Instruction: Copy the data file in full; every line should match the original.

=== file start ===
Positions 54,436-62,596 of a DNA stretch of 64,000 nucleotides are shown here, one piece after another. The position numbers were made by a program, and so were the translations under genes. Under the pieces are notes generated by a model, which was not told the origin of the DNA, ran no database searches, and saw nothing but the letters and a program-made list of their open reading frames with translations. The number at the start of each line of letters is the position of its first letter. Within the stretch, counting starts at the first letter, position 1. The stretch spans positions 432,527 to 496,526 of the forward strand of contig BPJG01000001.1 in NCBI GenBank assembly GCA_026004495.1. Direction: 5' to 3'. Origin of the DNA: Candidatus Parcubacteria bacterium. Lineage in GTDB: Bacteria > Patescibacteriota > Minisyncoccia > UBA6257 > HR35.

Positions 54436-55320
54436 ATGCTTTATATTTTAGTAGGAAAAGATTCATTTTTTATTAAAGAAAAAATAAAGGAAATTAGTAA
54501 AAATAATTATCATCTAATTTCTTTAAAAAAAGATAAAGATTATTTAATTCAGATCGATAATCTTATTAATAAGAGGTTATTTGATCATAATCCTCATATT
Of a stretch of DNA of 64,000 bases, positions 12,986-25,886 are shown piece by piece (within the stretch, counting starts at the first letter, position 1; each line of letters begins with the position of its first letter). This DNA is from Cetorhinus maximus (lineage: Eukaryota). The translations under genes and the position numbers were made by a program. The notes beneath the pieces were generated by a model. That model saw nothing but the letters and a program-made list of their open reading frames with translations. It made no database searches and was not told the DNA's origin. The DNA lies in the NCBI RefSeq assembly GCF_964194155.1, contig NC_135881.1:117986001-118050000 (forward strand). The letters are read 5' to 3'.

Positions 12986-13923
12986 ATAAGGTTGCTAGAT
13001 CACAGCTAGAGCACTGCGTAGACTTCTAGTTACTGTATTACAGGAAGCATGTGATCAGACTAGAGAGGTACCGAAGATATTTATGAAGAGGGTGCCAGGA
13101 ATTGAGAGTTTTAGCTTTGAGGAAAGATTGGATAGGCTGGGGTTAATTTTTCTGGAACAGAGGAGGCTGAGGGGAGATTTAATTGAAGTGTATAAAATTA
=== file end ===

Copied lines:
Positions 54,436-62,596 of a DNA stretch of 64,000 nucleotides are shown here, one piece after another. The position numbers were made by a program, and so were the translations under genes. Under the pieces are notes generated by a model, which was not told the origin of the DNA, ran no database searches, and saw nothing but the letters and a program-made list of their open reading frames with translations. The number at the start of each line of letters is the position of its first letter. Within the stretch, counting starts at the first letter, position 1. The stretch spans positions 432,527 to 496,526 of the forward strand of contig BPJG01000001.1 in NCBI GenBank assembly GCA_026004495.1. Direction: 5' to 3'. Origin of the DNA: Candidatus Parcubacteria bacterium. Lineage in GTDB: Bacteria > Patescibacteriota > Minisyncoccia > UBA6257 > HR35.

Positions 54436-55320
54436 ATGCTTTATATTTTAGTAGGAAAAGATTCATTTTTTATTAAAGAAAAAATAAAGGAAATTAGTAA
54501 AAATAATTATCATCTAATTTCTTTAAAAAAAGATAAAGATTATTTAATTCAGATCGATAATCTTATTAATAAGAGGTTATTTGATCATAATCCTCATATT
Of a stretch of DNA of 64,000 bases, positions 12,986-25,886 are shown piece by piece (within the stretch, counting starts at the first letter, position 1; each line of letters begins with the position of its first letter). This DNA is from Cetorhinus maximus (lineage: Eukaryota). The translations under genes and the position numbers were made by a program. The notes beneath the pieces were generated by a model. That model saw nothing but the letters and a program-made list of their open reading frames with translations. It made no database searches and was not told the DNA's origin. The DNA lies in the NCBI RefSeq assembly GCF_964194155.1, contig NC_135881.1:117986001-118050000 (forward strand). The letters are read 5' to 3'.

Positions 12986-13923
12986 ATAAGGTTGCTAGAT
13001 CACAGCTAGAGCACTGCGTAGACTTCTAGTTACTGTATTACAGGAAGCATGTGATCAGACTAGAGAGGTACCGAAGATATTTATGAAGAGGGTGCCAGGA
13101 ATTGAGAGTTTTAGCTTTGAGGAAAGATTGGATAGGCTGGGGTTAATTTTTCTGGAACAGAGGAGGCTGAGGGGAGATTTAATTGAAGTGTATAAAATTA